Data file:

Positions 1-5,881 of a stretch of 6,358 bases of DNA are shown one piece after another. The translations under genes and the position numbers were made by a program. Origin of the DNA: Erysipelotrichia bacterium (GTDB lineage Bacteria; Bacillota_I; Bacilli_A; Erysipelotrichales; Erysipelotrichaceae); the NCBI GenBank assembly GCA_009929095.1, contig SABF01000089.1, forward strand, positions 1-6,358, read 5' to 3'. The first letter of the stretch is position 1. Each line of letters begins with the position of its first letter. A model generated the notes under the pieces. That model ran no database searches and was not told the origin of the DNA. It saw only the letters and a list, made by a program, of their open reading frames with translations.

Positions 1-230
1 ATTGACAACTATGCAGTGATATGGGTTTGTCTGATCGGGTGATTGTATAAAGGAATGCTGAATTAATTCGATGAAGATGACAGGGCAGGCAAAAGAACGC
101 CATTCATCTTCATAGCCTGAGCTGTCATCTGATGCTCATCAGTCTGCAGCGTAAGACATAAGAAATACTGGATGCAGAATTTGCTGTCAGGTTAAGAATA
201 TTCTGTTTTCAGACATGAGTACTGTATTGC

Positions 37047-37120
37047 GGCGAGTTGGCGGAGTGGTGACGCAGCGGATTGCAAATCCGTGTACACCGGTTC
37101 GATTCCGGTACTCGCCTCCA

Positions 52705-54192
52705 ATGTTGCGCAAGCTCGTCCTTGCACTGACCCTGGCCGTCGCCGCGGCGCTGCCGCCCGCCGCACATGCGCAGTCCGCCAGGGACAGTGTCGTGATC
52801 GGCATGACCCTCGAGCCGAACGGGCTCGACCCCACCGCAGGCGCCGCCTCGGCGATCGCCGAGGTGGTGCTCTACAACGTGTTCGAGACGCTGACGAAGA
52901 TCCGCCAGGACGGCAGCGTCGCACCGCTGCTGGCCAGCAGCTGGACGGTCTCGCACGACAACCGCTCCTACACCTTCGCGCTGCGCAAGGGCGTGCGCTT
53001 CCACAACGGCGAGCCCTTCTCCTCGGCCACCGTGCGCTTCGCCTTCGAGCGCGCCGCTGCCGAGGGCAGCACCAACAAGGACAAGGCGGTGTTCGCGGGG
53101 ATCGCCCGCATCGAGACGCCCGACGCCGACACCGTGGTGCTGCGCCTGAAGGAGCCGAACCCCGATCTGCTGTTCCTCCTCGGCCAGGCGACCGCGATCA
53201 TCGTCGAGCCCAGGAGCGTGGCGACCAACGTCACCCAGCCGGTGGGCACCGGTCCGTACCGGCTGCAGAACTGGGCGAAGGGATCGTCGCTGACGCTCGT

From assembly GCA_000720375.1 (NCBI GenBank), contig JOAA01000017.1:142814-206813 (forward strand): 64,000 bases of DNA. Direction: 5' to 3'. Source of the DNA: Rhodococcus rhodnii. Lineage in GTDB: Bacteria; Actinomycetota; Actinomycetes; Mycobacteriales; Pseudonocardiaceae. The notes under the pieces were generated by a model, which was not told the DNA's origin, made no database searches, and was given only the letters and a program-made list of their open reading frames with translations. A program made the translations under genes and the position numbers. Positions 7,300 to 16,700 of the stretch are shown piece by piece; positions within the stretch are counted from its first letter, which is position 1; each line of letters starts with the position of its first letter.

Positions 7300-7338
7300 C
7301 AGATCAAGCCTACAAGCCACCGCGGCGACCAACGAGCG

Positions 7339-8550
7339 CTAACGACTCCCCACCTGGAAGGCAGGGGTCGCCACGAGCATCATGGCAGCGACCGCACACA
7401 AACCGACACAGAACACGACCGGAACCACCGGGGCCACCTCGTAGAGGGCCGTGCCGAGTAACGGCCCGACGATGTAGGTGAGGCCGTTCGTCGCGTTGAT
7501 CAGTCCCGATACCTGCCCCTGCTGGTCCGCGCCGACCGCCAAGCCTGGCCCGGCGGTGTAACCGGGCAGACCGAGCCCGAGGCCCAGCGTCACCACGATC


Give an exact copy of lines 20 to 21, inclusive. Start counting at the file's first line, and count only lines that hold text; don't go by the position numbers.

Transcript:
Positions 7339-8550
7339 CTAACGACTCCCCACCTGGAAGGCAGGGGTCGCCACGAGCATCATGGCAGCGACCGCACACA